This week on the Strangely Warmed podcast I speak with Allison LeBrun about the readings for the 11th Sunday After Pentecost [C] (Jeremiah 1.4-10, Psalm 71.1-6, Hebrews 12.18-29, Luke 13.10-17). Allison serves Vermilion Grace UMC on the shores of Lake Eerie in Ohio. Our conversation covers a range of topics including dinosaurs in the New Creation, laughter, baptismal vows, Moana, Hildegard von Bingen, the power of words, divine fear, the jewishness of Jesus, acceptable worship, and true sabbath. If you would like to listen to the episode or subscribe to the podcast you can do so here: The Presence Of God Is Awful
This week on the Strangely Warmed podcast I speak with Allison LeBrun about the readings for the 10th Sunday After Pentecost [C] (Isaiah 5.1-7, Psalm 80.1-2, 8-19, Hebrews 11.29-12.2, Luke 12.49-56). Allison serves Vermilion Grace UMC on the shores of Lake Eerie in Ohio. Our conversation covers a range of topics including Twitter handles, mysteries, This Here Flesh, dinosaurs, Narnia, vineyards, the invisible church, The Chicks, good gifts, rewriting the psalms, the faith hall of fame, martyrdom, division, and James Baldwin. If you would like to listen to the episode or subscribe to the podcast you can do so here: Real Restoration
This week on the Strangely Warmed podcast I speak with Sarah Locke about the readings for Pentecost Sunday [C] (Acts 2.1-21, Psalm 104.24-34, 35b, Romans 8.14-17, John 14.8-17, (25-27)). Sarah is the pastor of Hickory UMC in Chesapeake, VA. Our conversation covers a range of topics including Twitter pastors, flames in worship, pneumatological inebriation, meaning, Whiskey Creek, baptism, Eugene Peterson, repetition, anchovy pizza, advocacy, and true community. If you would like to listen to the episode or subscribe to the podcast you can do so here: Relentless
This week on the Strangely Warmed podcast I speak with Chandler Ragland about the readings for the First Sunday of Lent [C] (Deuteronomy 26.1-11, Psalm 91.1-2, 9-16, Romans 10.8b-13, Luke 4.1-13). Chandler is the pastor of Black Mountain UMC in Black Mountain, NC. Our conversation covers a range of topics including Lenten observances, first fruits, Karl Barth on time, doom and gloom, institutional identities, rocking climbing, angelology, imaging salvation, preaching anxieties, Twitter, and temptation. If you would like to listen to the episode or subscribe to the podcast you can do so here: Words About The Word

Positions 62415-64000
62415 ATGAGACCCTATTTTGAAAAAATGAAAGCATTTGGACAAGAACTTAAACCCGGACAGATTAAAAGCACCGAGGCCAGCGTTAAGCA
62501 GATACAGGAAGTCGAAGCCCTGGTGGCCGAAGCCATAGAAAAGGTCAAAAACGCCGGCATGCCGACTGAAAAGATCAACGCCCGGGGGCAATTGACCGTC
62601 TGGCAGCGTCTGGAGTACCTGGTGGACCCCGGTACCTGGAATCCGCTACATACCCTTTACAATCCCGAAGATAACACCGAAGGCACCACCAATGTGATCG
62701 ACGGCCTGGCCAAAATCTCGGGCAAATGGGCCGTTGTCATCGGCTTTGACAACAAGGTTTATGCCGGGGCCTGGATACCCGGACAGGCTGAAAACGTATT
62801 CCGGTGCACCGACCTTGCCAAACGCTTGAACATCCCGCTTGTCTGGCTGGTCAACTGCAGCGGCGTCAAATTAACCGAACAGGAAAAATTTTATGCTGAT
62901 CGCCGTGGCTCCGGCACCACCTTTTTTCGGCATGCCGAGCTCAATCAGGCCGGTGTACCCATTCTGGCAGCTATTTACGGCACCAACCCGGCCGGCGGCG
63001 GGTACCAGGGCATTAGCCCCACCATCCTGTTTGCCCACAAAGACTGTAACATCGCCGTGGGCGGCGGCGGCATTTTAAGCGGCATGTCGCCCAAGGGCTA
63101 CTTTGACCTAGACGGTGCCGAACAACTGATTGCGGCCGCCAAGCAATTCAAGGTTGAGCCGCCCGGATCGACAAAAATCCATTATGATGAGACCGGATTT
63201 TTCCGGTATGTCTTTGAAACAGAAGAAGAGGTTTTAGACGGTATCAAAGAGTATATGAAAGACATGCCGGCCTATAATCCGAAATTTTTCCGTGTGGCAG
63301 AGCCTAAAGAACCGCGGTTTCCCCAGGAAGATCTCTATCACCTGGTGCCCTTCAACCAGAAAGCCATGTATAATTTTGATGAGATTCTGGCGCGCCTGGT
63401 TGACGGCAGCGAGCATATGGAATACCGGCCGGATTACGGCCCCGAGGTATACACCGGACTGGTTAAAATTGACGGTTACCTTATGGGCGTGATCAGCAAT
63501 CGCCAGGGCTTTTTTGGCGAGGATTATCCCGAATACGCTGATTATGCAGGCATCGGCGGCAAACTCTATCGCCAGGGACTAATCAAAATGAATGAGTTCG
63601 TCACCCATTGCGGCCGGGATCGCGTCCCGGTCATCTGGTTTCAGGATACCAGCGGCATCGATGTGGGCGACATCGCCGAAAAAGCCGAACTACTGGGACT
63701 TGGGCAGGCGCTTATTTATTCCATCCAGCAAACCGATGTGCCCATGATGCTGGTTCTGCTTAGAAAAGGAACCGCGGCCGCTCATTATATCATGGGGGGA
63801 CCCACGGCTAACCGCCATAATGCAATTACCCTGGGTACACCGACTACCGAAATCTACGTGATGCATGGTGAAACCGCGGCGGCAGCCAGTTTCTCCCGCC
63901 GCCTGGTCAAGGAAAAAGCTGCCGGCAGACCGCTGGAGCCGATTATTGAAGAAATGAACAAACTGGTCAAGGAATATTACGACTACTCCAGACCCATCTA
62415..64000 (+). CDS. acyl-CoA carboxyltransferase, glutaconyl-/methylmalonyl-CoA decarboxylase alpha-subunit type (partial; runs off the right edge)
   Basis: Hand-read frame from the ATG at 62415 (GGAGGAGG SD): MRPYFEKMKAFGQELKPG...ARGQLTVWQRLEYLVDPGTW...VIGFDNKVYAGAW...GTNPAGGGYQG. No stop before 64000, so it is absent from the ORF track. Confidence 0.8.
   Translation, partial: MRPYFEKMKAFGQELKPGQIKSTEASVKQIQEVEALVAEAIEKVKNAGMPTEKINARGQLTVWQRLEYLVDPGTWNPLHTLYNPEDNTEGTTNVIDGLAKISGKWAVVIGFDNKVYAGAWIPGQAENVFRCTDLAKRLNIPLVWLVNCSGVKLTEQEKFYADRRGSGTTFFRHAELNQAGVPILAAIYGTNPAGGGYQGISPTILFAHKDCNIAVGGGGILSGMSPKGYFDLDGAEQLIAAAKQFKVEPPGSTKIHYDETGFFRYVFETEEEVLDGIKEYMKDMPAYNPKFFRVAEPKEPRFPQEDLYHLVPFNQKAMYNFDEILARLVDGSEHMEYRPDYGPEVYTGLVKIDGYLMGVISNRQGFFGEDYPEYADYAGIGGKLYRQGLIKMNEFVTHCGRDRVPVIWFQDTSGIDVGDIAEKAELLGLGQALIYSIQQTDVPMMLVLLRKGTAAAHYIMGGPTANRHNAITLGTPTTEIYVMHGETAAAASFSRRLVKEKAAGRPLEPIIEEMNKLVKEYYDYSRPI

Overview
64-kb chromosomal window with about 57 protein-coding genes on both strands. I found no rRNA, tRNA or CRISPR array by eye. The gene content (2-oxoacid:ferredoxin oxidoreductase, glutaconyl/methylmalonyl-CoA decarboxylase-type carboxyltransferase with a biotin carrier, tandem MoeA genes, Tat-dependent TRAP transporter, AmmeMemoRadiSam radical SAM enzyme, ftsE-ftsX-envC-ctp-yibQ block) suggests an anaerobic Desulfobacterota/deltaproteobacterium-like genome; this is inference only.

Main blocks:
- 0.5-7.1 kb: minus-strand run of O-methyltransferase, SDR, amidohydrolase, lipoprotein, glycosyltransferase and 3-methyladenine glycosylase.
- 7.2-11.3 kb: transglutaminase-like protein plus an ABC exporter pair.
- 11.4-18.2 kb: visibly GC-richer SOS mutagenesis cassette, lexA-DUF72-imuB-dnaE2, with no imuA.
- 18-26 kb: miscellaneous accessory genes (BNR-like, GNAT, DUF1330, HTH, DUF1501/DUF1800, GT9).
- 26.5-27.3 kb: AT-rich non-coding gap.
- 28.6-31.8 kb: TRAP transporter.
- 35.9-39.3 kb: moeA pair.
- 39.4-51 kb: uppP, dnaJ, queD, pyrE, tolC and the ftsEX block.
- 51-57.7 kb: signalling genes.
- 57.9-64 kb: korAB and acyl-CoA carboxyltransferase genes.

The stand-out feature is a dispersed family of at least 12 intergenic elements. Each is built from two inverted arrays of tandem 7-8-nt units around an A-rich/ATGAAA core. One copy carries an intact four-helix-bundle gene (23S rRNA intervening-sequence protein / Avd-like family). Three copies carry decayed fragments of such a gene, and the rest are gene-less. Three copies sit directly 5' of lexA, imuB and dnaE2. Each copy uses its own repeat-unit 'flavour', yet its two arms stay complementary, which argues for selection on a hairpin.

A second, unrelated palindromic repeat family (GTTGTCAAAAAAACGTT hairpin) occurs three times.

This week on the Strangely Warmed podcast I speak with Alan Combs about the readings for the 5th Sunday After Pentecost [B] (2 Samuel 1.1, 17-27, Psalm 130, 2 Corinthians 8.7-15, Mark 5.21-43). Alan is the lead pastor of First UMC in Salem, VA. Our conversation covers a range of topics including Flannery O’Connor, special songs, memory, twitter dunking, theological deconstruction, pivotal prayers, wading vs. waiting, rhetorical flourishes, desperation, and diachronic stories. If you would like to listen to the episode or subscribe to the podcast you can do so here: From Riches To Rags
This week on the Strangely Warmed podcast I speak with Alan Combs about the readings for the 4th Sunday after Epiphany [B] (Deuteronomy 18.15-20, Psalm 111, 1 Corinthians 8.1-13, Mark 1.21-28). Alan serves at First UMC in Salem, VA. Our conversation covers a range of topics including South Park, betting on Jesus, Weird Methodist Twitter, prophetic preaching, Deus Dixit, online communion, bookcases, Thrice, social media dunking, Taco Bell, demons, and questions of authority. If you would like to listen to the episode or subscribe to the podcast you can do so here: This Is Who We Are
This week on the Strangely Warmed podcast I speak with Ben Crosby about the readings for the 2nd Sunday of Advent [A] (Isaiah 11.1-10, Psalm 72.1-7, 18-19, Romans 15.4-13, Matthew 3.1-12). Our conversation covers a range of topics including theological Advent calendars, Weird Anglican Twitter, Methodist monikers, the strange new world of the Bible, the rectification of ALL things, suffering sinners, depoliticizing justice, the low bar of toleration, and finding vipers in the manger. If you would like to listen to the episode or subscribe to the podcast you can do so here: Killing The Wicked